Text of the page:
The disgruntled All-Star forward was eventually shipped to the Cleveland Cavaliers in a three-team deal that involved Terrell Brandon and Vin Baker.
5. Chris Webber
Webber put together a nice rookie campaign with the Golden State Warriors. The top pick in the 1993 NBA Draft averaged 17 points and nine rebounds per game, winning Rookie of the Year and helping the Warriors reach the playoffs.
Golden State thought that they had found a superstar who would be with the team for many years to come. But, after just one season in the Bay Area, an unhappy Webber wanted to play elsewhere due to clashing with head coach Don Nelson.
The Warriors ended up trading Webber to the Washington Bullets (now Wizards) for forward Tom Gugliotta and three future first-round draft picks.
With Webber out of the picture, the Warriors failed to make a postseason appearance for another 13 years.
4. Charles Barkley
Barkley was frustrated with his Philadelphia 76ers, a team that wasn't going anywhere.
After demanding a trade out of Philly, the Dream Team power forward was dealt to the Phoenix Suns in the summer of 1992 for Jeff Hornacek, Andrew Lang and Tim Perry.
Barkley was instantly a hit in Phoenix, leading the Suns to the league's best record in 1992-93 and a trip to the NBA Finals. Also, that season, he won the only regular-season MVP award of his Hall of Fame career.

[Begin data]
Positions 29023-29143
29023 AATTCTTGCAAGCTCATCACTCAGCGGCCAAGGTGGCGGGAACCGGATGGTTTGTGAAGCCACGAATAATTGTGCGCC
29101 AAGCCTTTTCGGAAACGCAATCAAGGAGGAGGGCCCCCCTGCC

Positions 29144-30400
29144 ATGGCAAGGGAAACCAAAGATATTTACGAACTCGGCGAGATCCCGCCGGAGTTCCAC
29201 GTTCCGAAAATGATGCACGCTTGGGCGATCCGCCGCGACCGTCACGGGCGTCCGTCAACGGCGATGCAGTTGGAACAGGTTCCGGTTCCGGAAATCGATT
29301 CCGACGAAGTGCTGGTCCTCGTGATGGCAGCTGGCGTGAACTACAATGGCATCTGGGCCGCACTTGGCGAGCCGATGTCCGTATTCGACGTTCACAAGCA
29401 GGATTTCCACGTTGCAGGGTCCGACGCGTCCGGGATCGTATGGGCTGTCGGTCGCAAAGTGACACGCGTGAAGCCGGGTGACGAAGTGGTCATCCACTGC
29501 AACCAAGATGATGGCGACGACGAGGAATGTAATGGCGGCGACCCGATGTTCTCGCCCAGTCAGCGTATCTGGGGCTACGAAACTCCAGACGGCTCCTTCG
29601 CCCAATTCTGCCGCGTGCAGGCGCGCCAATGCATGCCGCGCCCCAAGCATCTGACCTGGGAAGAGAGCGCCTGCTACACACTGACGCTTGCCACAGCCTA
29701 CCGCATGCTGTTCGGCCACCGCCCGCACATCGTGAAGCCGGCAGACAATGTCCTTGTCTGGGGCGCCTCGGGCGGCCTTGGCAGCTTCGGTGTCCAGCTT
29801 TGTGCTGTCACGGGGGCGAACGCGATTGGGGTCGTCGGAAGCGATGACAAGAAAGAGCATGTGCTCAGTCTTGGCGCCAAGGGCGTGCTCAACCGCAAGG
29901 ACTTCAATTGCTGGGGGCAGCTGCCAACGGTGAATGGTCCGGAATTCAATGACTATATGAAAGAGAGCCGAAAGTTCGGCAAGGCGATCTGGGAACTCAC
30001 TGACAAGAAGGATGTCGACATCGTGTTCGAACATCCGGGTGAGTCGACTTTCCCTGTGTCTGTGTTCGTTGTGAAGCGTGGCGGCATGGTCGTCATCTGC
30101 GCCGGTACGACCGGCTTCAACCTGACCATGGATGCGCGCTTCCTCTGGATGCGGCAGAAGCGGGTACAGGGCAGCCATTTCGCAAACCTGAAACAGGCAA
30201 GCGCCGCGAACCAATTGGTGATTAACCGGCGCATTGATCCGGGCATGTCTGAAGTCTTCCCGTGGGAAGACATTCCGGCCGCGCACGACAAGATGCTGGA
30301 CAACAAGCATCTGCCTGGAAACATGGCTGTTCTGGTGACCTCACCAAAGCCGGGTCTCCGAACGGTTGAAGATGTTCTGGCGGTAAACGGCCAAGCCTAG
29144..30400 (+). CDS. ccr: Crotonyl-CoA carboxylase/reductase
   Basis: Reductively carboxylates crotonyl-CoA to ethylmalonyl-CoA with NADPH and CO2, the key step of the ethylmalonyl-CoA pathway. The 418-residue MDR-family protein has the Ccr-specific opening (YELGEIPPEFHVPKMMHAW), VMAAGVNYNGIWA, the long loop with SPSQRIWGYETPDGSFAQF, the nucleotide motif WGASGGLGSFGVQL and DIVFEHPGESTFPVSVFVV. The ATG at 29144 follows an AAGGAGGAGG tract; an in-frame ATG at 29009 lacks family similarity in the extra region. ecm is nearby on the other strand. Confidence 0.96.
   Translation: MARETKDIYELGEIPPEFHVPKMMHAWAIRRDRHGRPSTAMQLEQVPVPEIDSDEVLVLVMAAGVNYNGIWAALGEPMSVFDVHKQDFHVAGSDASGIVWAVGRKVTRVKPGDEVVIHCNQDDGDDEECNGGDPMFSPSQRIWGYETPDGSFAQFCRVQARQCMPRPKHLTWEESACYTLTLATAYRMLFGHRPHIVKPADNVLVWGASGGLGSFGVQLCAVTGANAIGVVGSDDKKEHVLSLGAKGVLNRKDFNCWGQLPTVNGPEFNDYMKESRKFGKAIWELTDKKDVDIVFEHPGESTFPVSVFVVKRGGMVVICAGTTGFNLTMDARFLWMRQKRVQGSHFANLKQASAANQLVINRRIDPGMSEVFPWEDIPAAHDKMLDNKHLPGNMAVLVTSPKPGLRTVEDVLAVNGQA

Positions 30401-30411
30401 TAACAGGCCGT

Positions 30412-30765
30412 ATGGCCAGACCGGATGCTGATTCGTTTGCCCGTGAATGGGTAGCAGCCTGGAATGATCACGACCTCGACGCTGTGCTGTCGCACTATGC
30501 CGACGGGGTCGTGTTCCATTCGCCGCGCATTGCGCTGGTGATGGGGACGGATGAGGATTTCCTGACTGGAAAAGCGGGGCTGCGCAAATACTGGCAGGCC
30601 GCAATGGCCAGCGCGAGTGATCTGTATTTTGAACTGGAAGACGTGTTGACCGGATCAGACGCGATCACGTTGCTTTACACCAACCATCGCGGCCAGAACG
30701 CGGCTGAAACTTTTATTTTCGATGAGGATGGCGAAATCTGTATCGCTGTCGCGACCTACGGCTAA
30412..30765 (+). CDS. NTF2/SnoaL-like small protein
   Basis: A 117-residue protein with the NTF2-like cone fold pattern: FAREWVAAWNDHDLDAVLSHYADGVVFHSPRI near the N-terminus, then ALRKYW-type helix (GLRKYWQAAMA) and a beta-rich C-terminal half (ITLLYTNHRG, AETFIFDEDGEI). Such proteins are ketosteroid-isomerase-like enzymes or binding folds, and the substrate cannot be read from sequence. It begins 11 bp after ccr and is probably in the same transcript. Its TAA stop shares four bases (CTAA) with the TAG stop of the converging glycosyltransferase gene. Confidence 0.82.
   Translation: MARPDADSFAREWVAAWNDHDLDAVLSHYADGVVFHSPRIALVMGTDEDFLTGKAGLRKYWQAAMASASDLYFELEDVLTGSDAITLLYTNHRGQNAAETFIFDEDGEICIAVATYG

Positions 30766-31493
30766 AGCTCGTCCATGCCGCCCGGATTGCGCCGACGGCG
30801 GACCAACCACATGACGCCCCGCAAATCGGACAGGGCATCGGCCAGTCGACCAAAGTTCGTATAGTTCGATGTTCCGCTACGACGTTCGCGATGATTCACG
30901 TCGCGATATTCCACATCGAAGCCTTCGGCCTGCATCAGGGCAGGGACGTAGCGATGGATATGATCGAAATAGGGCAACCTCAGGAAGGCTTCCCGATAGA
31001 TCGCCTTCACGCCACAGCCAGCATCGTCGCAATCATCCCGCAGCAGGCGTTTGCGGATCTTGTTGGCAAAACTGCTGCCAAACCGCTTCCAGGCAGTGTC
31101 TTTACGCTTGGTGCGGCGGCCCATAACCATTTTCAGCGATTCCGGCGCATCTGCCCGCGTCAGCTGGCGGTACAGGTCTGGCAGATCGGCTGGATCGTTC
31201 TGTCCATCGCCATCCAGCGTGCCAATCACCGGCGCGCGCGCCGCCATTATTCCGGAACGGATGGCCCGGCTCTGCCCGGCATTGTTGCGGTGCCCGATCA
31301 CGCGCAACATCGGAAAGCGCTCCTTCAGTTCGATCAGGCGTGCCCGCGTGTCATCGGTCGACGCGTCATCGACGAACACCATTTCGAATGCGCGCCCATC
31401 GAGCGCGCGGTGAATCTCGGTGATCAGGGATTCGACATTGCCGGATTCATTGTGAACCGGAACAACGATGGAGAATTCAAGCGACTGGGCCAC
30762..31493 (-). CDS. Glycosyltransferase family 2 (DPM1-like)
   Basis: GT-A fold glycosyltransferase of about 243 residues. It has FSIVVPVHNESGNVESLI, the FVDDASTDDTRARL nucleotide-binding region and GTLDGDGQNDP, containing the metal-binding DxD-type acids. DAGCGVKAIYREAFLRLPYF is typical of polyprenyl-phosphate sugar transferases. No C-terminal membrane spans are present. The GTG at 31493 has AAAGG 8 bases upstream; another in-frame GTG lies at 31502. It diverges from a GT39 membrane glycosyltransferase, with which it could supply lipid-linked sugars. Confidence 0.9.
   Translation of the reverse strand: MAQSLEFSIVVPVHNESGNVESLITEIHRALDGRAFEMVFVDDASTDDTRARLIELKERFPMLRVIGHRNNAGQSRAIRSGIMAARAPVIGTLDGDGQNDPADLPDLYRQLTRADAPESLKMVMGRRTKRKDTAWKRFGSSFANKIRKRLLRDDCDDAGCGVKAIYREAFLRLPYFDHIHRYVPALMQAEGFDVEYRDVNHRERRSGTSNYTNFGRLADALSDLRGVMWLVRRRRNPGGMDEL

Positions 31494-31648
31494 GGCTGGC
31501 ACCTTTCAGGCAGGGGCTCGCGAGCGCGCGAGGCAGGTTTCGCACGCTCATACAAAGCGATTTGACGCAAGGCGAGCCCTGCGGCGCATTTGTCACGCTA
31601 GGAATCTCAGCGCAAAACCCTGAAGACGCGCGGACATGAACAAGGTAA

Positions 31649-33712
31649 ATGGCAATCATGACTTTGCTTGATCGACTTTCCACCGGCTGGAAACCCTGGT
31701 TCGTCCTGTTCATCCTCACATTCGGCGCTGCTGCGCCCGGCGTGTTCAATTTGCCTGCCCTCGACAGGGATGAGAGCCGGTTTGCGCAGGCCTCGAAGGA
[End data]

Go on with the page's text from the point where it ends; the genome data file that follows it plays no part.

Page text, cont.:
3. Wilt Chamberlain/Kareem Abdul-Jabbar
Wilt and Kareem appear on the same slide because they have a few things in common. They both are undoubtedly two of the top three greatest centers in NBA history and are both Laker legends.
In addition, both players demanded trades so that they could live in glamorous Hollywood.
The Philadelphia 76ers dealt Chamberlain to the Lakers in 1968 as he formed a memorable trio with fellow Hall of Famers Jerry West and Elgin Baylor.
And in 1975, Abdul-Jabbar was traded from the Milwaukee Bucks to the Lakers in one of the most lopsided deals ever.
2. Kobe Bryant
In 2007, Bryant demanded a trade from the Lakers because management was failing to surround him with a championship caliber team. Nope, a supporting cast of Smush Parker, Kwame Brown and Brian Cook just didn't excite him very much for some reason.
The Chicago Bulls were considered the front-runner to land Bryant since their roster was filled with young talent to rebuild around.
Bryant came close to being shipped to the Detroit Pistons in a deal for Rip Hamilton and Tayshaun Prince, but he nixed the trade and remained in L.A.
A few months later, the Lakers acquired Memphis Grizzlies All-Star big man Paul Gasol, who later helped Kobe and co. win back-to-back titles in 2009 and 2010.
Bryant is currently happy to be sporting the purple-and-gold and will most likely retire as a Laker.
1. Carmelo Anthony
The Carmelo Anthony situation this season has been one of the weirdest situations in recent memory.
After not signing a $65 million extension with the Denver Nuggets, 'Melo's name has been involved in trade talks all season.
One day he's headed to Chicago and the next, he's going to land in New York.
For a while, it appeared as if Anthony was going to become a New Jersey Net until their owner finally pulled out of the running.
Will Anthony be traded by this month's deadline? Will he sign that extension with Denver? Or will he become a free agent this summer and sign somewhere else?
It will certainly be fun to see how this plays out.